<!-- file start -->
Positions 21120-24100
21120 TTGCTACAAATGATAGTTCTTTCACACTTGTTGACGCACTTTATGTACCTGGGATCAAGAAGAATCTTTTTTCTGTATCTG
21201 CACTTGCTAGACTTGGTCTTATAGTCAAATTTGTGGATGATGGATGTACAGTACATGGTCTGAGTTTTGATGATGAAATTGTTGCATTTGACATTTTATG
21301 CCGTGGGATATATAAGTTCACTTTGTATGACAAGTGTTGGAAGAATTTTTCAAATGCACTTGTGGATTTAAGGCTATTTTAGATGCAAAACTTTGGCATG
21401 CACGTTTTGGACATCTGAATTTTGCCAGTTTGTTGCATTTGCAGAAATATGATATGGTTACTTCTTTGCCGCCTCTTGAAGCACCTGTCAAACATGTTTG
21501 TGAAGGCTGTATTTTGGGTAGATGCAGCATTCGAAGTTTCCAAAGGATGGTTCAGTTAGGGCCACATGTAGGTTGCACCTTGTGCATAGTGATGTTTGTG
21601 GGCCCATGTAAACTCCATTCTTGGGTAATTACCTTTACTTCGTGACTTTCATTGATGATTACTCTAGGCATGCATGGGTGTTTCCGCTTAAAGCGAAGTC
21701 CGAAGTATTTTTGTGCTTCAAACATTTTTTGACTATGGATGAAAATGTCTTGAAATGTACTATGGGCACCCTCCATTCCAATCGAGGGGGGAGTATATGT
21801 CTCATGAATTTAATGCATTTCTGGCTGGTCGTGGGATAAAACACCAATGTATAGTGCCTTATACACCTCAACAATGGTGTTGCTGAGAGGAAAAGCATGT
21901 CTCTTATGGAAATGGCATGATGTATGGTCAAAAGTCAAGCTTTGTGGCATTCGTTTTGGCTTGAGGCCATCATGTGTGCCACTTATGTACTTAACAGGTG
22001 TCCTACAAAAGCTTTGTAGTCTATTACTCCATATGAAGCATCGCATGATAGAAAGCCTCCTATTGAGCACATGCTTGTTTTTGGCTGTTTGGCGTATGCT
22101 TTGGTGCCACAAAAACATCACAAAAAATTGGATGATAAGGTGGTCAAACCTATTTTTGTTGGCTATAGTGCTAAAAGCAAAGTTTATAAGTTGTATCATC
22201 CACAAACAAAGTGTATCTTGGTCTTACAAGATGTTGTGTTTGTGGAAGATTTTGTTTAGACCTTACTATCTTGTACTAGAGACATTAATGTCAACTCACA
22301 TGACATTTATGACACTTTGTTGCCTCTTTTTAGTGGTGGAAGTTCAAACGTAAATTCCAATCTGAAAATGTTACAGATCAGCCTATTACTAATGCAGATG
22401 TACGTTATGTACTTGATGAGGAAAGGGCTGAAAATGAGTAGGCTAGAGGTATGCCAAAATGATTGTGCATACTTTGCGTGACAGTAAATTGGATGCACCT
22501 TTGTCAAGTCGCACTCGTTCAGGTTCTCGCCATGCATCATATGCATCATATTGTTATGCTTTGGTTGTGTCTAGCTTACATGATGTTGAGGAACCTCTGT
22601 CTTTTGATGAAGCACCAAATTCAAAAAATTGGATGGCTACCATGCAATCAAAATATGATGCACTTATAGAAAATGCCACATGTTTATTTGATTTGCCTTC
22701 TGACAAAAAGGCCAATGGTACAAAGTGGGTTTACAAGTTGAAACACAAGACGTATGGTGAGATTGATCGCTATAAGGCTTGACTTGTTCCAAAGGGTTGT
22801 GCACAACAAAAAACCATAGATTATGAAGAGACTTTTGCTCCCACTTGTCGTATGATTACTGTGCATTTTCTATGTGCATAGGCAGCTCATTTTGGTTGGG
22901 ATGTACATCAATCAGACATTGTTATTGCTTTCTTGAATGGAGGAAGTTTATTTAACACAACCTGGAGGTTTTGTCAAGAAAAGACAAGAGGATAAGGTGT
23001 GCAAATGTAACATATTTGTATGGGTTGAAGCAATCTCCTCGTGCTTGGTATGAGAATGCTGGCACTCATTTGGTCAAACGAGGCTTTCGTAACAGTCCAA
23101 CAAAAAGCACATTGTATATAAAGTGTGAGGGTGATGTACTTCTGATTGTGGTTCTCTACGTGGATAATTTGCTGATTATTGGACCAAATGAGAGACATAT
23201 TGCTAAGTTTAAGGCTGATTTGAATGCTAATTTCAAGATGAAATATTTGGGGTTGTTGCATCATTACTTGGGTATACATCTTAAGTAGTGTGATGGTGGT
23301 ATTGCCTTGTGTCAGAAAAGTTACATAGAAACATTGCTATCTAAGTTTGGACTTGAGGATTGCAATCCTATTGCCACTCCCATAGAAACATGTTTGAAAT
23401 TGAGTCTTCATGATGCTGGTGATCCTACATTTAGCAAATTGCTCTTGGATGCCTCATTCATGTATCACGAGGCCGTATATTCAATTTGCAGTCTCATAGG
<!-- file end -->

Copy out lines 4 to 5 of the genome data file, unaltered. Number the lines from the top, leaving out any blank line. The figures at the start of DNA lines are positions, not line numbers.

21301 CCGTGGGATATATAAGTTCACTTTGTATGACAAGTGTTGGAAGAATTTTTCAAATGCACTTGTGGATTTAAGGCTATTTTAGATGCAAAACTTTGGCATG
21401 CACGTTTTGGACATCTGAATTTTGCCAGTTTGTTGCATTTGCAGAAATATGATATGGTTACTTCTTTGCCGCCTCTTGAAGCACCTGTCAAACATGTTTG